What Lori Lightfoot’s Defeat Means for Democrats Across the Country

Lori Lightfoot will leave office as Chicago’s first one-term mayor since the 1980s, but her downfall can serve as a lesson for Democrats beyond the city.

On Tuesday voters sent Paul Vallas, a moderate Democrat endorsed by the city’s police union, and Brandon Johnson, a progressive backed by the Chicago Teachers Union, to a runoff on April 4.

Lightfoot came third after being criticized for her response to rising crime in the city.

Crime is a key concern for U.S. voters. Ahead of November’s midterms, a poll by the Pew Research Center found that 61 percent of the electorate viewed violent crime as a very important issue when deciding how to vote.

Violent crime rates have risen across the country: from about 381 per 100,000 people in 2019 to about 399 in 2020, according to the FBI. Chicago’s violent crime rate was more than double the national average in 2020.

The election was “a referendum on Mayor Lightfoot’s four years in office,” according to Dick Simpson, a political scientist from the University of Illinois at Chicago and a former city alderman.

Chicago Mayor Lori Lightfoot reacts as she speaks during election night rally at Mid-America Carpenters Regional Council on February 28, 2023 in Chicago, Illinois.
Kamil Krzaczynski/Getty Images

It showed that residents were “tired of the pandemic, the slow economic recovery and the increased level of crime,” he told Newsweek.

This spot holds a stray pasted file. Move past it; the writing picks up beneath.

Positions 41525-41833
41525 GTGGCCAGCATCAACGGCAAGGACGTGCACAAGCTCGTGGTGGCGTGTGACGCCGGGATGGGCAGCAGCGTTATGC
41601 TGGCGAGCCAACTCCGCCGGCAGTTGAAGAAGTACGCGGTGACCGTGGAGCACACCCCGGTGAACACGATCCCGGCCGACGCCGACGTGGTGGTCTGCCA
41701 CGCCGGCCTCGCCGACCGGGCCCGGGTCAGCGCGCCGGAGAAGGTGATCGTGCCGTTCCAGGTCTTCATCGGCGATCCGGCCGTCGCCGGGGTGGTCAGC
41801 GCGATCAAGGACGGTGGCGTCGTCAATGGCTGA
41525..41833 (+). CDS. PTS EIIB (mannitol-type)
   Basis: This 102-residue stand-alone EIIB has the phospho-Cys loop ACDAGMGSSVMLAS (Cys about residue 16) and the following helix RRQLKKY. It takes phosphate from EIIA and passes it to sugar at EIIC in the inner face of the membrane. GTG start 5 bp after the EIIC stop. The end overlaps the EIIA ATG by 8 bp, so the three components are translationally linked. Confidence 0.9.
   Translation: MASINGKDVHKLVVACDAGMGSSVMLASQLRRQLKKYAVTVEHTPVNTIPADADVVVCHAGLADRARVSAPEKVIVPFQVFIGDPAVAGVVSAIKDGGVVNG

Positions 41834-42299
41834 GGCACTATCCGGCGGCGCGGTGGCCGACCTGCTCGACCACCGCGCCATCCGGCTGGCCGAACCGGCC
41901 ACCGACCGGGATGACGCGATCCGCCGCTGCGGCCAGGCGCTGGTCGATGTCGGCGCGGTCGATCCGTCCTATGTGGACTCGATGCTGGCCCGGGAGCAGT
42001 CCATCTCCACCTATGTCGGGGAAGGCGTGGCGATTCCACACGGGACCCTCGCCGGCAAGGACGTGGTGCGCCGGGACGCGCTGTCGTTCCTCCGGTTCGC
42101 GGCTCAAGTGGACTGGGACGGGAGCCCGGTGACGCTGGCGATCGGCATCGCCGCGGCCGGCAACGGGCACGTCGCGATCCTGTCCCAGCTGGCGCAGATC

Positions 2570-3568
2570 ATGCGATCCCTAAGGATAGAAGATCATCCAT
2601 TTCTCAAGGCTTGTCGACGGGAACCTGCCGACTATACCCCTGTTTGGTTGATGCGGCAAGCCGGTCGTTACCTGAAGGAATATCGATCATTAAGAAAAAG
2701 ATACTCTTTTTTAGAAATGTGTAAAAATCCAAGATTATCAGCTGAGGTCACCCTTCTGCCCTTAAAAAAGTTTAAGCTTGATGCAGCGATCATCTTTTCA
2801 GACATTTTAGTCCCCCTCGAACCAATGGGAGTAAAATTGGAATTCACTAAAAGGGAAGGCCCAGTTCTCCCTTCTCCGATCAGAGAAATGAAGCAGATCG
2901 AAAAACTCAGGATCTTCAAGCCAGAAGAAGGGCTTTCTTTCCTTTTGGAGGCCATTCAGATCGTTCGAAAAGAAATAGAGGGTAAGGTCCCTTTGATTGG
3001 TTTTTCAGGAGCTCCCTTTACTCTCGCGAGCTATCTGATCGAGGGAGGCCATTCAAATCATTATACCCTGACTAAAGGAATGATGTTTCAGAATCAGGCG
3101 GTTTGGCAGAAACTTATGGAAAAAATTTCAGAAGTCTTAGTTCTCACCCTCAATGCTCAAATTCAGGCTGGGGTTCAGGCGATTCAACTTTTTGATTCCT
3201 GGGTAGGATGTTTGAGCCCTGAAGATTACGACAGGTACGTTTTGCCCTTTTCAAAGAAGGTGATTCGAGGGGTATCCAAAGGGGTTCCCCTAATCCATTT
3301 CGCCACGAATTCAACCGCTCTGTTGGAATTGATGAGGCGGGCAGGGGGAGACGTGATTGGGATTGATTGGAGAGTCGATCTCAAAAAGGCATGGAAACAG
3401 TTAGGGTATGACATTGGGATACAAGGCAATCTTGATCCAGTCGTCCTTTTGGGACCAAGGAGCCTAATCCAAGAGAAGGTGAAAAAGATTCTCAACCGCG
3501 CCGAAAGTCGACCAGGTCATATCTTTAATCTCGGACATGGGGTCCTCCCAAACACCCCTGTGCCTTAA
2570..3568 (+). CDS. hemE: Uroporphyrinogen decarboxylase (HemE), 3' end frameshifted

“None of these problems are easy to solve. She made things worse by being more confrontational with both opponents and allies.”

Lightfoot won comfortably in a 2019 runoff, becoming Chicago’s first Black female and openly gay mayor, but her term of office has been marked by fights with the teaching and police unions.

Four years ago, Vallas finished toward the bottom in the first-round ballot for Chicago mayor, but this time his campaign focused on public safety and support for the police. He received the most votes on Tuesday, underlining how “tough on crime” stances are increasingly resonating with voters in the country’s most liberal cities.

Robert Bruhl, a professor of political science at the University of Illinois at Chicago, told Newsweek that, in the minds of voters, Lightfoot “bore responsibility—rightly or wrongly—for not exercising control” over the unrest that followed the murder of George Floyd in 2020 and for not “aggressively” tackling the rise in crime.

Lightfoot and Rep. Jesus “Chuy” Garcia, once a leading contender to unseat her, “focused their campaigns on each other, rather than addressing the crime issue,” Bruhl added.

“Both candidates went from being early front-runners to second tier,” he said. “Mr Vallas and Mr Johnson both campaigned on ‘getting things done.'”

The Democratic Party in the city is “based less on ideology and more on providing basic services,” Bruhl said. “That’s why the Daley family [which has produced two Chicago mayors] was so successful.”

Simpson said Lightfoot, whom he described as a “pragmatic progressive,” also “fell prey to the deep split between extreme conservatives and extreme progressives.”

The city council elections reflected this division, he said. “It signals that moderate liberals are being attacked from both ends of the political spectrum.”

However, EJ Fagan, an assistant professor of political science at the same university, cautioned against drawing conclusions about what the results may mean for Democrats outside Chicago.

Lightfoot “has been unpopular through most of her administration,” Fagan told Newsweek. “She never had a base of support much larger than what she earned last night. Even in 2019, she won her first race with 17.5 percent in the first round.”

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